Charles Dickens took a trip to Manchester to deliver a speech in support of the Athenaem, which provided adult education for manufacturing workers.
Like most entrepreneurs he was in desperate need to make money. He and his wife were expecting their fifth child. His family needed money. He had a large mortgage on his Devonshire Terrace home. Sales from monthly instalments of “Martin Chuzzlewit” were dismal.
On his trip to Manchester he had thoughts about education being a remedy to crime and poverty. He wanted to “strike a sledge hammer blow” for the poor.
He worked furiously on his idea for a new book, walking the streets of London at night swept by the story he was manufacturing in his imagination.
Dickens wrote and produced “A Christmas Carol” himself, included a lavish design with a gold-stamped cover and four hand-coloured etchings. He set the price of the book low so that it was affordable to almost everyone.
“A Christmas Carol” was published the week before Christmas 1843. It was an instant sensation. But because of his high printing costs, profits were disappointing. The book quickly became the victim of pirated editions because of slack copyright laws in England and no international copyright laws.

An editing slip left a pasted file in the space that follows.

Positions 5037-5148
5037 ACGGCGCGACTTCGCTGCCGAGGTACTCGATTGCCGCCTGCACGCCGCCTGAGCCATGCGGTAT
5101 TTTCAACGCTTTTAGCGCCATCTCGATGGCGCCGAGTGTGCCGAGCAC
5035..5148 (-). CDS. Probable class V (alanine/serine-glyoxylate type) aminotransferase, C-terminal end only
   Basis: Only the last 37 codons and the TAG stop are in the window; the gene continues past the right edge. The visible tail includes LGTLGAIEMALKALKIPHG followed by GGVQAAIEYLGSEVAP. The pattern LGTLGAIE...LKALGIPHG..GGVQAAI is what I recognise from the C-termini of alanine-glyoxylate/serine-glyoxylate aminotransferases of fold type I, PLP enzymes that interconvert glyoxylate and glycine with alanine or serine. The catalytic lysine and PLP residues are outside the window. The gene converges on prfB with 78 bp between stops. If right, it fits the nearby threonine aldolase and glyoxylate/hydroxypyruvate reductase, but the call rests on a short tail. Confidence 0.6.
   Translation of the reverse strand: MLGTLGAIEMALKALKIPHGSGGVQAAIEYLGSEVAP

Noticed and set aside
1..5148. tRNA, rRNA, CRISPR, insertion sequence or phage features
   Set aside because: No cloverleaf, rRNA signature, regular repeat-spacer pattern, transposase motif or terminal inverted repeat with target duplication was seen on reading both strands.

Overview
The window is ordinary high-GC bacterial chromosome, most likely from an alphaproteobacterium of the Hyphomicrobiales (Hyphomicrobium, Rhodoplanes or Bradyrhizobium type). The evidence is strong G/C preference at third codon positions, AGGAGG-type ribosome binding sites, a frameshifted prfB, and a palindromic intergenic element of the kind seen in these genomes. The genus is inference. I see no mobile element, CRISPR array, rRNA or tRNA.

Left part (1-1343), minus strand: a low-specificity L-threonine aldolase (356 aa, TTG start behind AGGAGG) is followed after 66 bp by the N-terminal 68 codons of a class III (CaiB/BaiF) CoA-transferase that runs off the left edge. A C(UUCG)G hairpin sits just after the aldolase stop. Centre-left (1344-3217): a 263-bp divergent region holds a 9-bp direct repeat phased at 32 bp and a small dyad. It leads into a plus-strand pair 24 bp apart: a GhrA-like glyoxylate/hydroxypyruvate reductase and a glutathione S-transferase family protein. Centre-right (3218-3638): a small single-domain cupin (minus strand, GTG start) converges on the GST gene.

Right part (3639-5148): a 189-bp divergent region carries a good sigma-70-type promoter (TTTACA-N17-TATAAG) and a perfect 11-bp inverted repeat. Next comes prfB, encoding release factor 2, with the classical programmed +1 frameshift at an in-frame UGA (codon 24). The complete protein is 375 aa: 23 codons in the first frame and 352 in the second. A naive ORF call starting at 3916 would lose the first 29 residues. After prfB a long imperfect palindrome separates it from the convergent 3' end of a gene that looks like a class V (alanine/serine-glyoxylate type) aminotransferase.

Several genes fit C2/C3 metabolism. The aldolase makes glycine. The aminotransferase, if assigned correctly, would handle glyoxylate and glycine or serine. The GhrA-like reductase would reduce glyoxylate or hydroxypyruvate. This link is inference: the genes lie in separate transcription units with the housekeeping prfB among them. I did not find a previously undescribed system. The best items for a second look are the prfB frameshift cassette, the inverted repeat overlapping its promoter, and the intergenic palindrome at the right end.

It’s strange isn’t it that from such a shaky money-making enterprise came the magnificent message of kindness, charitable giving, forgiveness and having an enjoyable time.
“A Christmas Carol” was and still is an impassioned plea and call to open our hearts to the people around us and to give. Of course, it wouldn’t hurt to be given a raise in salary like Ebenezer Scrooge lavished on Bob Cratchit.
Paging through the many “The Household Words” volumes, visiting 48 Doughty Street in Holborn, London, where he completed four novels in two years, I am amazed not only by his creative genius but his huge productivity. In “Household Words” he sometimes had three and four serialized fiction works going at once each month. He still had time for covering topics from the London fire brigade to editorials on America and court judgements.
When you take a deep look at his publishing ventures, you’ll be amazed at his innovative business models, some of which are being copied by young start-ups today for online serialized fiction.
“A Christmas Carol” purported to be a humorous ghost tale but its real intent was to liberate the poor, sick and destitute.
From an idea slipped into his mind on a trip to Manchester Charles Dickens brought a story to life that still reminds us to acknowledge and embrace all the less fortunate members of our community. As Tiny Tim observed, “God Bless Us Every One!”